[plt-scheme] Natural Language parsing in CS1

From: Todd O'Bryan (toddobryan at gmail.com)
Date: Tue Jun 2 11:01:34 EDT 2009

On Tue, Jun 2, 2009 at 9:01 AM, David Brooks <djb at untyped.com> wrote:
> On 2 Jun 2009, at 13:51, Shriram Krishnamurthi wrote:
>> ...if that is the point to the exercise.  Otherwise you will have
>> another generation of students thinking this is how NL is parsed, and
>> will be in no position whatsoever to appreciate how something like
>> Babelfish works.  (YC's message, where he effectively says he has read
>> multiple AI books that mentioned NLP and yet they all left him
>> unprepared to understand Eli's message, is telling.)

As Eli mentioned, statistical models for generation are not nearly as
successful as models for parsing.

One of my personal prejudices (from way too many classes in MIT-style
syntax, a few in Cognitive Grammar, and semantics of both the
truth-conditional and cognitivist sorts) is that I happen to believe
that humans are so good at parsing language because they're also good
at generating language. As we do language understanding, I think we're
constantly asking "What would I mean if I said what the person who's
talking to me is saying?"

"Garden path" sentences of the sort:

The horse raced past the barn fell. and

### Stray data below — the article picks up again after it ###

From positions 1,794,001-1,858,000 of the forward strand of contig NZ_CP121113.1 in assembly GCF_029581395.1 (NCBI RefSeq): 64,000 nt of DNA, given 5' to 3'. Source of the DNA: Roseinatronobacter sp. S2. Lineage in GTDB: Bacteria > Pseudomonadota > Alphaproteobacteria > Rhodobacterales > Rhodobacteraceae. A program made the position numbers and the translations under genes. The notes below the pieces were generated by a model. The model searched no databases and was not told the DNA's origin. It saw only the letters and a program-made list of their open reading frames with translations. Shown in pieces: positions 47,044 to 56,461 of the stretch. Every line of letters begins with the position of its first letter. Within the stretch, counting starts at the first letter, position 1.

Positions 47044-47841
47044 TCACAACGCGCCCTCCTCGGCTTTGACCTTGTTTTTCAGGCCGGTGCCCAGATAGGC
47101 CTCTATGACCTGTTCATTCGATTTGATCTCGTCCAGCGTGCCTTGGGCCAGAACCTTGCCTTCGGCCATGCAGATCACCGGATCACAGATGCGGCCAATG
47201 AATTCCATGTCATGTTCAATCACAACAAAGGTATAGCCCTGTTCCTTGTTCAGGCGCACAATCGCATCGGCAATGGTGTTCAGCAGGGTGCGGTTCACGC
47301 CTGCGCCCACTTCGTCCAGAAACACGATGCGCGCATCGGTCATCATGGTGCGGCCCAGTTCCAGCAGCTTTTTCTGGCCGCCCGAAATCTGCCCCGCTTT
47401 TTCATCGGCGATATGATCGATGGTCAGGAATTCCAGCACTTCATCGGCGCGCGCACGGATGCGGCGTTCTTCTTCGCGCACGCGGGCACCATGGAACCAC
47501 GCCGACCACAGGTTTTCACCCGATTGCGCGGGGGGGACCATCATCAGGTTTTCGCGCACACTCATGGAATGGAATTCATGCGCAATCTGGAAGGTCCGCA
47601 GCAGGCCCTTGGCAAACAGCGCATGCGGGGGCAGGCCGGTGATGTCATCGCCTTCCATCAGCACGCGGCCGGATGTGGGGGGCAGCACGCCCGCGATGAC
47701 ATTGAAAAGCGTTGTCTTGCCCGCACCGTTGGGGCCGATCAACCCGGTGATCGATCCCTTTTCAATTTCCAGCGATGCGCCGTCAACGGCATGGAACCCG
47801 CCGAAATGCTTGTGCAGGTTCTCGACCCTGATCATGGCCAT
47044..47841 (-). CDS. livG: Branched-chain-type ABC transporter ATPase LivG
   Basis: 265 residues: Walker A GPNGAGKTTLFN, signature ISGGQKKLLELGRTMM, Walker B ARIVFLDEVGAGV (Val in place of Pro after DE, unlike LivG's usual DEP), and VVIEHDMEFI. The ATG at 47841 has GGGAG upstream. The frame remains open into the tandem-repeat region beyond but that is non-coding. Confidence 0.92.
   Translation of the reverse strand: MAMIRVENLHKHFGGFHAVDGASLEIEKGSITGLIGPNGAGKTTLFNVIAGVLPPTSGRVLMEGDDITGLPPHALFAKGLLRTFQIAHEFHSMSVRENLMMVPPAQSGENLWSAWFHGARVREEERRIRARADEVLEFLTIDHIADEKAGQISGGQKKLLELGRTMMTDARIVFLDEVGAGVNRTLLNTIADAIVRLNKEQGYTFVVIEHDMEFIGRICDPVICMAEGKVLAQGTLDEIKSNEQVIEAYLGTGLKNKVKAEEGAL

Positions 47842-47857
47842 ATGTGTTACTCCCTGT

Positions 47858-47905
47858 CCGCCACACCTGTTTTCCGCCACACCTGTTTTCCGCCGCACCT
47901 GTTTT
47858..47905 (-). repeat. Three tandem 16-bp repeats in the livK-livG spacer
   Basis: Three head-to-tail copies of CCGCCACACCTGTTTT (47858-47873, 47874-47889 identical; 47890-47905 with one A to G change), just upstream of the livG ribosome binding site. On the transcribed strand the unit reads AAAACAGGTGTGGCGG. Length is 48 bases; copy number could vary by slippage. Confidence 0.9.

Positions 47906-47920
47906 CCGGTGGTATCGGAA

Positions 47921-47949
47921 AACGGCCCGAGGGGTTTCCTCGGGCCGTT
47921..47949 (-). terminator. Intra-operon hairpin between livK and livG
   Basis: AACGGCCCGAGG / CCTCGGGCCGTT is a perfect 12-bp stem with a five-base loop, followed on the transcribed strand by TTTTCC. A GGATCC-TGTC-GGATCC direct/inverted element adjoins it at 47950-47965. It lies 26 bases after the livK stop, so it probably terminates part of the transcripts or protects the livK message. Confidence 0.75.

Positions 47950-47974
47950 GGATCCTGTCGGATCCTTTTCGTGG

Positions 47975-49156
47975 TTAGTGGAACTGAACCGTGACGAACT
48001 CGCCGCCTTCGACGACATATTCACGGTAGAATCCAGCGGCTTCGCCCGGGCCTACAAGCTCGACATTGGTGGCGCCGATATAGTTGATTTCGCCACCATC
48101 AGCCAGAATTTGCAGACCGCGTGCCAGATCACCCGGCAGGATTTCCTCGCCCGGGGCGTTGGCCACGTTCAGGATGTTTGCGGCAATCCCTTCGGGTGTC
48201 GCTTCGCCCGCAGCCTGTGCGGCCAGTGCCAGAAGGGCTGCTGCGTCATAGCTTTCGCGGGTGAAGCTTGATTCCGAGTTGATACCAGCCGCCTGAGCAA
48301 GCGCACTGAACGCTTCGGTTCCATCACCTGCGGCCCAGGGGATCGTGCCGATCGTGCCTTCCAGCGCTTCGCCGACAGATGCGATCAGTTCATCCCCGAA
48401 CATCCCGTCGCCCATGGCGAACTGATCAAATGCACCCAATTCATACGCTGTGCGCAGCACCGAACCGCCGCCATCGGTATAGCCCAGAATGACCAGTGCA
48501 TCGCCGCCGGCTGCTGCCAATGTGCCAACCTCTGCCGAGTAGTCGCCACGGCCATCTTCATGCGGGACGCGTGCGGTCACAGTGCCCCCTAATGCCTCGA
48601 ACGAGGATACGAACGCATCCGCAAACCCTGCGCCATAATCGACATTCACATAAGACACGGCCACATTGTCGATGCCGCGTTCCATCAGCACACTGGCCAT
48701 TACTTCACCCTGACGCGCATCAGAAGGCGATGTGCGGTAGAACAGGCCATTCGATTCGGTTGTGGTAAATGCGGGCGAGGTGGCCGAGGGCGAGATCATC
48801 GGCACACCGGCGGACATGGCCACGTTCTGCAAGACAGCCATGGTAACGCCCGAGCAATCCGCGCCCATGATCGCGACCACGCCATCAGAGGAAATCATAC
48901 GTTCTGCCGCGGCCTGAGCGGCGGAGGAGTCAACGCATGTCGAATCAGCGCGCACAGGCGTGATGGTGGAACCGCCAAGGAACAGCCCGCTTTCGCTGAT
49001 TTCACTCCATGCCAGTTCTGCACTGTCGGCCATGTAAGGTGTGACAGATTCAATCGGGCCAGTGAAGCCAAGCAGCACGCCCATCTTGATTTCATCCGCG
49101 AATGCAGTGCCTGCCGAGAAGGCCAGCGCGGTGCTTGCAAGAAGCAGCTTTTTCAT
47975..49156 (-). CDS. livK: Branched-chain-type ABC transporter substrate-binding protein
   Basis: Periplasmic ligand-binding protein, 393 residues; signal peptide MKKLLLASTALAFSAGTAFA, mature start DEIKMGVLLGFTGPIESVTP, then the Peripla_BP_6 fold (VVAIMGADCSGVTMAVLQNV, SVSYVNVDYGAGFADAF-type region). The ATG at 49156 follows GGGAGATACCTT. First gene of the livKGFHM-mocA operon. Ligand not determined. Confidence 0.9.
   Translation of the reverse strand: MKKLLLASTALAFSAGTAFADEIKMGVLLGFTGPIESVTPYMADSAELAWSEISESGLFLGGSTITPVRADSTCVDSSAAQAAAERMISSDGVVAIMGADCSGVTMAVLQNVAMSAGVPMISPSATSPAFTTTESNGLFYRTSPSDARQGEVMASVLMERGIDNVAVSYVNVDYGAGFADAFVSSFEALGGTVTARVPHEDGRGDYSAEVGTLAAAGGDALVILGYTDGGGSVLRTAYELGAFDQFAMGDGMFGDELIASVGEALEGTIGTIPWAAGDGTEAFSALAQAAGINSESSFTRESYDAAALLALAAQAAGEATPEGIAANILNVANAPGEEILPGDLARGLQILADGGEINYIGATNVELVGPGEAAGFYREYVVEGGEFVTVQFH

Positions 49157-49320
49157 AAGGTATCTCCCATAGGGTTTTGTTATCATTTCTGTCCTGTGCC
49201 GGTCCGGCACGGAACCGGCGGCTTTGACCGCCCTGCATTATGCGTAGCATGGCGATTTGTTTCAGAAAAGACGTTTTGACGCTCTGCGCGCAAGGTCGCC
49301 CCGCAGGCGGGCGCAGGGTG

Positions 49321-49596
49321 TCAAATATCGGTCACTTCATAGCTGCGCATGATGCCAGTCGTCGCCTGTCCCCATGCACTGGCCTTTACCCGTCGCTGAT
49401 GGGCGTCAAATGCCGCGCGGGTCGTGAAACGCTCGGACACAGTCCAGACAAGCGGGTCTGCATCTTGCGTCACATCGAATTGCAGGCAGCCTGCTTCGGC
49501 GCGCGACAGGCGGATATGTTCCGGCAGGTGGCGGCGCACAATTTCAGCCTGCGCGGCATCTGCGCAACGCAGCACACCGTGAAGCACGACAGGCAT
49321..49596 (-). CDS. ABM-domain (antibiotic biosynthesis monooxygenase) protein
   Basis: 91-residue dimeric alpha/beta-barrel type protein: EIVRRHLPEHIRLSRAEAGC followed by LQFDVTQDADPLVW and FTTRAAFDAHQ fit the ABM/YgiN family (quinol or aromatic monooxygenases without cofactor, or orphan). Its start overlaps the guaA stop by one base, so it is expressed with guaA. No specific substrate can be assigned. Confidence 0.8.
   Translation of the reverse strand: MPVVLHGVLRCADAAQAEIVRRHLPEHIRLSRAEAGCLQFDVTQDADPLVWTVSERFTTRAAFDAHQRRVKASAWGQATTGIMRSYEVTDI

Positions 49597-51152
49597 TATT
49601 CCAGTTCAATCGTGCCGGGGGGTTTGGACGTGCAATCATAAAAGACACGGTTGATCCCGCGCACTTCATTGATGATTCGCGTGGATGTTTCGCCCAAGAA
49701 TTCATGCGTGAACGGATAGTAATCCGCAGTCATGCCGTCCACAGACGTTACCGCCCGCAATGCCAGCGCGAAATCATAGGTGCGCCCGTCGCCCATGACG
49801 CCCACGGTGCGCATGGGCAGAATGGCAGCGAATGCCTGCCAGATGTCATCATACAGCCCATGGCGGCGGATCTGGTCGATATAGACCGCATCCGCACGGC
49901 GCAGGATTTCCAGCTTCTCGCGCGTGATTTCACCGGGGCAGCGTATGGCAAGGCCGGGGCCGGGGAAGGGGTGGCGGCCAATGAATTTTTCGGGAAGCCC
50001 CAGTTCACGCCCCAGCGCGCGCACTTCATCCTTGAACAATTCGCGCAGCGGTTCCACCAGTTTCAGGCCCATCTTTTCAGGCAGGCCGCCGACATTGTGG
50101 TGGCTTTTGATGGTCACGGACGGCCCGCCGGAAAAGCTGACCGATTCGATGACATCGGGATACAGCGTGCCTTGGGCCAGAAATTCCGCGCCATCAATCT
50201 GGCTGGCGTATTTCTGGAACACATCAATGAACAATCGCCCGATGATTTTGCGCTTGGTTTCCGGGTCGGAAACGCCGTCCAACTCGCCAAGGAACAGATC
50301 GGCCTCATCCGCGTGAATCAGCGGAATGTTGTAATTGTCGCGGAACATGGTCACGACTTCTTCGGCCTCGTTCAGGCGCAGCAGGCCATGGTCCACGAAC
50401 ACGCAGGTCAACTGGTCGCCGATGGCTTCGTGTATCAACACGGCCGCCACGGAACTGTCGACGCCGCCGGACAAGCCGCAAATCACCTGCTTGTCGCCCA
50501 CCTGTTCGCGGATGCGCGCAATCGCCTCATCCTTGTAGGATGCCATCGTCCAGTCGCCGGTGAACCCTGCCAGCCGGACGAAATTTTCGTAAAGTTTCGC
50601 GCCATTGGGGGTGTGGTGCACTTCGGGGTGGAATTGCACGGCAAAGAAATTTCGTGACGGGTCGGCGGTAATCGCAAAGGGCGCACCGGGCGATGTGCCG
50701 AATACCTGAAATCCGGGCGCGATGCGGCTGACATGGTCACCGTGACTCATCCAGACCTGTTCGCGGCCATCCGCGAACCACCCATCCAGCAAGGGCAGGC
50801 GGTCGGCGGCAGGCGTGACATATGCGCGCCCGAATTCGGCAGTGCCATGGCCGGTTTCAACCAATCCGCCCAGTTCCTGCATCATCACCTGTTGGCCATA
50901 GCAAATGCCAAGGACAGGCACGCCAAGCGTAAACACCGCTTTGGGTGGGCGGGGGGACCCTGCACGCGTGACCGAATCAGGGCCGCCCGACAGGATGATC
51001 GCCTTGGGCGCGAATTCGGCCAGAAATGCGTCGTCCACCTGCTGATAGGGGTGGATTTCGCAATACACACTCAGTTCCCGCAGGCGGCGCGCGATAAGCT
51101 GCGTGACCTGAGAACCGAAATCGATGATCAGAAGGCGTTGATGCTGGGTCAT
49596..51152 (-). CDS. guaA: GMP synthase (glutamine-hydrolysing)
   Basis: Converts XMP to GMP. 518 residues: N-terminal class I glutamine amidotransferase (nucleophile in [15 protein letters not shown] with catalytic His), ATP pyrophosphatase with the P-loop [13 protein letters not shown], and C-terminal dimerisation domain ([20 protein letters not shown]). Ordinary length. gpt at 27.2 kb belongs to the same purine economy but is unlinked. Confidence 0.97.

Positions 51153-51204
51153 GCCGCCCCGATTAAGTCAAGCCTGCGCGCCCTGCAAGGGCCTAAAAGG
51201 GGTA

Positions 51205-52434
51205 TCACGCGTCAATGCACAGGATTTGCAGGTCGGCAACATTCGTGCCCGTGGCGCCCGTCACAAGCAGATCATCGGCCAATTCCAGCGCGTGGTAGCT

Spiro conjectures Ex-Lax.

are actually fairly easy for symbolic parsers to parse, but very hard
for human beings, largely (I think) because it's hard for humans to
create contexts in which they make sense. With the right context,
they're fairly easy, even for humans.

One of my computational linguistics professors said that the
statistical revolution of the 1990s was incredibly important, but he
worried that it was the result of competitive systems that encouraged
people to create something that worked, not necessarily something that
was based in good research. His view was that people had kind of hit a
wall and the field needed to go back to doing some basic research to
figure out how to get past the limitations people had hit.

As for my project, I think I'm going to implement a GLR/Tomita parser,
since it works on ambiguous grammars, is guaranteed O(n^3)
performance, and will give me a chance to program some really
interesting data structures and get more comfortable with idiomatic


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